At the moment there’s a lot of uncertainty about the next few months, but one thing we can always count on is that Spring will be here soon. We’re being told to isolate and put distance between us right now, so why not spend some time considering how to prepare your garden for when the warmer weather comes along?
Focusing on a spring full of colour and a summer of entertaining, holding barbecues and long, warm evenings can help you feel less anxious and will give you a good project to be getting on with. I’ve put together this guide to five things you can do to get your garden in top form for the best summer yet
Even the least green-fingered amongst us can delight in easy planting to produce a lush and colourful Spring garden, and it all starts by having a tidy up.
Have a general tidy up around the garden; clear borders and beds back to bare soil by removing debris and weeds from flower beds and borders. You can cut back any old dead growth of deciduous grasses and herbaceous perennials.
To better prepare the soil for new growth add a 5cm layer of organic matter like well-rotted manure, compost or recycled green waste to enrich your soil making it ready for the flowers, plants and shrubs you’re going to add to your garden.
Nothing is more welcoming in a garden than a well-manicured lawn. Now is the time to reclaim your green space. A beautiful lawn complements the rest of the garden and makes the whole garden look fantastic. A simple spring lawn care programme will give you a lawn to be proud of, keep it in perfect condition and make friends and neighbours green with envy!
Mow your lawn regularly – weekly or even more frequently as the weather warms. Be sure to use the correct mowing height is important to ensure prime lawn condition; cutter height should be in general: 2.5cm – 4cm, for trodden lawns: 5cm, and for shaded lawns: 7.5cm.
Feeding the right lawn food at the right time will give your grass a boost and will produce a lawn to boast about. A good feed with fertiliser will support thicker growth and will increase its strength, vigour and health so it is more robust and better equipped to compete with weeds. If you notice any thin patches in your lawn you can start re-sowing with a product which combines grass seed, coir and slow-release feed which will cover bare patches in no time at all.
One of the easiest ways to update a garden is to bring in some new furniture or to revitalise older furniture to make a lovely, comfortable space to relax or host a gathering when the weather has warmed up.
Restoring wooden furniture isn’t too tricky. First, give it a good clean down; remove all the dirt, dust and cobwebs that have built up over the winter with a stiff bristle brush and use soapy water to remove any lingering dirt. Apply oil to particularly sad-looking hardwood pieces to add protection and nourishment.
Last year I enjoyed upcycling an old wooden outdoor table and chair set which I cleaned up and then used Cuprinol’s Garden Furniture paint in the shade, Purple Pansy, to make a real stand out seating area where I hope to enjoy BBQs and cocktails with friends this Spring. Explore colourful paint options to make an eye-catching impact.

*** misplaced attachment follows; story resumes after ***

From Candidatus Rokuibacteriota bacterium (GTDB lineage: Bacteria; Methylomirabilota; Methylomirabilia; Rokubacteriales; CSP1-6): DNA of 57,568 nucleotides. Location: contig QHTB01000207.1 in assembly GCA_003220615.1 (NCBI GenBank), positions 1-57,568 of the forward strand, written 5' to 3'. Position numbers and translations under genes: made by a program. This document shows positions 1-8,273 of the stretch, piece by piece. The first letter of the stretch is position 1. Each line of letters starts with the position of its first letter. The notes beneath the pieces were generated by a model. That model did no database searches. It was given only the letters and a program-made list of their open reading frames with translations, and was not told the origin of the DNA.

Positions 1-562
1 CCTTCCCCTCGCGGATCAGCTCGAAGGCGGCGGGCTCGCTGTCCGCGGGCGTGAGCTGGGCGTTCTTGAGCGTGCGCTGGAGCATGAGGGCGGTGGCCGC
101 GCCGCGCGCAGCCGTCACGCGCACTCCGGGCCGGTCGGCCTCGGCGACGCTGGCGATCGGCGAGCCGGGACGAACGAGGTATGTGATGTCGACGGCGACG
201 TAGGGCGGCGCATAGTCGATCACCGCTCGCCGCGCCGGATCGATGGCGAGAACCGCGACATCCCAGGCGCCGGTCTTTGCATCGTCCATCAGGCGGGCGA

When I updated my outdoor furniture last year I also added some new lighting around the seating area to add some pizzazz. I chose some solar-powered LED string lights which I hung up along the fence and I also picked out some Moroccan style solar lanterns which I hung from up hooks in the brick wall of my home. I love the atmosphere the lights create!
As well as offering an atmosphere boost, adding lights to a garden provides other bonuses – carefully placed lights can guide the eye around the more decorative areas of your outside space, light up paths and of course ward off burglars.
You might consider combining both light and warmth with an outside heater that doubles as a light, a stylish and practical way of beating off those spring chills during the evenings.
I am a big animal lover and I particularly enjoy looking out into my garden and seeing wildlife such as birds, mice and squirrels wandering through looking for food or shelter. When you’re looking to prepare your garden for Spring don’t forget to make a little provision for our fabulous wildlife, a few small things can make a big positive impact.
Why not set up a bug hotel? Insects are very important for pollinating plants, keeping pest populations down and as primary or secondary decomposers. Pick a quiet spot and make a pile of rocks, bricks, logs, twigs and leaves – this will quickly become a home to all sorts of insects such as beetles and spiders.
I attract all manner of wildlife into my garden with my bird feeder. Although designed for birds the food also attracts squirrels and mice who enjoy picking up any seeds or nuts dropped by the birds. You can make your own bird table or find many options in garden centres or on the internet. Offer a variety of tasty morels to attract different types of birds. My feeder offers peanuts, mixed seeds, nigella seeds, suet balls and suet pellets. You can also offer live foods like mealworms which birds love!
Water is of top importance to all wildlife but you don’t have to have an expensive, large pond in your garden to attract water-loving species. It is possible to DIY a pond by simply digging a hole, lining it and filling with water (ideally rainwater) and add some plants. If you’d rather not dig up your garden you can simply add a water feature to your garden by filling any container, such as a shallow bucket or stone basin, with water. Top tip: a sloping side will allow creatures easy access and exit for creatures.
About the author: Micaela combines her love for all things digital and all things creative with a career in digital marketing alongside running her UK lifestyle blog Stylish London Living. Micaela has been blogging since 2012 and loves sharing new experiences, travels, products and her passions with her readers.